• At many companies, automated tests are developed, executed, and owned by a separate group within the test team. This creates a two-tiered test team.  It creates a situation where the most technical members become more technical because they have the most practice and the least technical members have no opportunities to grow their skills.  That sucks if you not technical and have no opportunity to grow.
  • The more technical a tester is, the more tools the tester has in his toolkit, and the better the tester will adapt to new situations.  The new and changing situations range from new technologies such as services testing to a fundamental change in how software testing is done.  Adapt or die.
  • Agile testers are developers.  As members of a software development team, everyone should know how to code.  It is good for your self esteem, and it helps you gain and keep the respect of the other developers on your team.
If you are convinced that we are on to something, how do you go about it?
  • Build or select a suitable test framework and implementation methodology, and develop a transparent approach to testing.  For this, we chose HP’s BPT framework with QTP as the underlying automation engine.  Using BPT and our “Archetype” implementation technique, all members work together and take advantage previous work and each other’s skills.  With a good framework, new team members can build tests, and experienced automators have opportunities to work on challenging work.
  • Good recruiting.  Regular, run-of-the-mill “QAs” are not right people for the team.  Be prepared for this to take a long time.  Because of the history of testing (a combination of “QA” process types and non-technical manual script runners), many good people stay away from testing jobs.  My only advice here is to start with high standards, don’t let your standards drop, and keep hope.  Great people are out there.  And in my opinion, most recruiters will not be your friend.  They will pressure you to take conventional candidates.  Be aware of recruiters.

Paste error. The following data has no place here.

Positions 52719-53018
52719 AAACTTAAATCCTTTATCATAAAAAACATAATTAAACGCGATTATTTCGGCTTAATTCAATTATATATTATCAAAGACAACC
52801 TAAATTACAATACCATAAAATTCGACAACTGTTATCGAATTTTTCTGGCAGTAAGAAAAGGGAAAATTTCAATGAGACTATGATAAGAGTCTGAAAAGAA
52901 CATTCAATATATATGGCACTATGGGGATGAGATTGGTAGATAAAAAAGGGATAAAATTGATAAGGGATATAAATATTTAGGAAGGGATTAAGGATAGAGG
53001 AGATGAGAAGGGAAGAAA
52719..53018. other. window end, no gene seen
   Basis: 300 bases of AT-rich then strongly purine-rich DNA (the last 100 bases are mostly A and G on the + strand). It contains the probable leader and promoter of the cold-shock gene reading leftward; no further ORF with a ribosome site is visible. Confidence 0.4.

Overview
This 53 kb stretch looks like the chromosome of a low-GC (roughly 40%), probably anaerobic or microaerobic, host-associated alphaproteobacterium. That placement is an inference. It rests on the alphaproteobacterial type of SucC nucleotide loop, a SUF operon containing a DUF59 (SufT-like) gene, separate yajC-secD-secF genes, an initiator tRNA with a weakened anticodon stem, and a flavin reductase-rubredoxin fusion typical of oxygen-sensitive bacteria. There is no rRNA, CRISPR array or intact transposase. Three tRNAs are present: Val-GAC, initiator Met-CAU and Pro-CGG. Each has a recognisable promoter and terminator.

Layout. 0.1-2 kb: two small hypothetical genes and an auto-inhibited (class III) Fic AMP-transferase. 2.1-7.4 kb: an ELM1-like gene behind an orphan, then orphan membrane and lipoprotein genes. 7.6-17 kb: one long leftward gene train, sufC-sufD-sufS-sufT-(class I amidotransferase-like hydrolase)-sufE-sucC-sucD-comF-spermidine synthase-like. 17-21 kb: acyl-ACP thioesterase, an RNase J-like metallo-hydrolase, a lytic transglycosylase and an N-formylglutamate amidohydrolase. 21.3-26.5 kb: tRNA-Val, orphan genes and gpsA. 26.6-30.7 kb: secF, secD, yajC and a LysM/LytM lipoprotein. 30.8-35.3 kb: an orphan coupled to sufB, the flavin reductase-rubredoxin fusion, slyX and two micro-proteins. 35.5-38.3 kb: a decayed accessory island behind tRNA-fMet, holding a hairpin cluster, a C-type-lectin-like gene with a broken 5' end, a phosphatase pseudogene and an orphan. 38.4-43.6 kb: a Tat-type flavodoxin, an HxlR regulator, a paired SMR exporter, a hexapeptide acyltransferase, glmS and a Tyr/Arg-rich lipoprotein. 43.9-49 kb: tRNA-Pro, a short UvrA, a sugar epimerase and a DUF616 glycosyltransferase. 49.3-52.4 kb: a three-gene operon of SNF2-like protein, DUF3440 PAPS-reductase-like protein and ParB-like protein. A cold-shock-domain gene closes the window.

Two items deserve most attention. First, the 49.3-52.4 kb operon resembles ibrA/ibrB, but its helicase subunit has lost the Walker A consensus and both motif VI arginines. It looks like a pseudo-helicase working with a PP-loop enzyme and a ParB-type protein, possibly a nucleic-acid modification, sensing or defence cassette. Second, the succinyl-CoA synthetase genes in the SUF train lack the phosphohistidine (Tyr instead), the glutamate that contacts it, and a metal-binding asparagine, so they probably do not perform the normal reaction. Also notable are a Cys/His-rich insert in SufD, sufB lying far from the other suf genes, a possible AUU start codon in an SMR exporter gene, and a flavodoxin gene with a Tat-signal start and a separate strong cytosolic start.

• Be prepared to train people .  Some of the most obviously experienced candidates will take the most time.  Many experienced automators do not work in a whole-team automation environment.  As a result, they tend to build tests for themselves and not for the team.  There is often “unlearning” that has to happen.  
  • Promote technical skills. Learn new programming languages and new technologies.  This year when we studied Ruby together, we spent some time looking at Rails projects.  By looking at and studying Rails, we accidentally learned about MVC frameworks.  
  • Devote enough time. In addition to the sprint work that we do (with or without other testers), we devote an hour each day to work together on automation.  This way, we share ideas, learn from each other, set high expectations for each other, and continue to practice our art.  There is a bonus with this approach when you are working on projects that are not interesting.  If your project stinks, you can work with other team members on their automation needs.  Everyone wins.
As you live with the “whole-team” automated test philosophy, be prepared for things you do not predict.  Train your team, give them the tools and support, give up control, and let them surprise you.

Tuesday, November 8, 2011

Programming Challenges for the Test Team

This is a follow up to a earlier post on Ruby programming.  This is part of the continuing effort to raise the technical bar on the test team (and to keep it high).  Here is the latest Ruby Challenge:

A farmer has a 40-pound rock that he uses with a balance-type scale to measure grains and feed.  He lends that rock to a neighbor, and the neighbor accidently breaks the rock.  It is broken into four pieces.  He returns the rocks to the farmer and is very apologetic.   The farmer, unexpectedly, is pleased.  He says with these four pieces of rock and the balance-scale that he can now measure everything from 1 to 40 pounds.  What is the weight of each rock?

I know that some of the team know the answer (or at least remember the riddle).  But the answer doesn’t really matter.  Here is the challenge:  Using Ruby (or some other programming language), write a script that tests your guess. 

As a bonus, write an algorithm that derives all the possible combinations of stone weights.

Bonus points for elegant code.

Bragger’s rights for the first good script.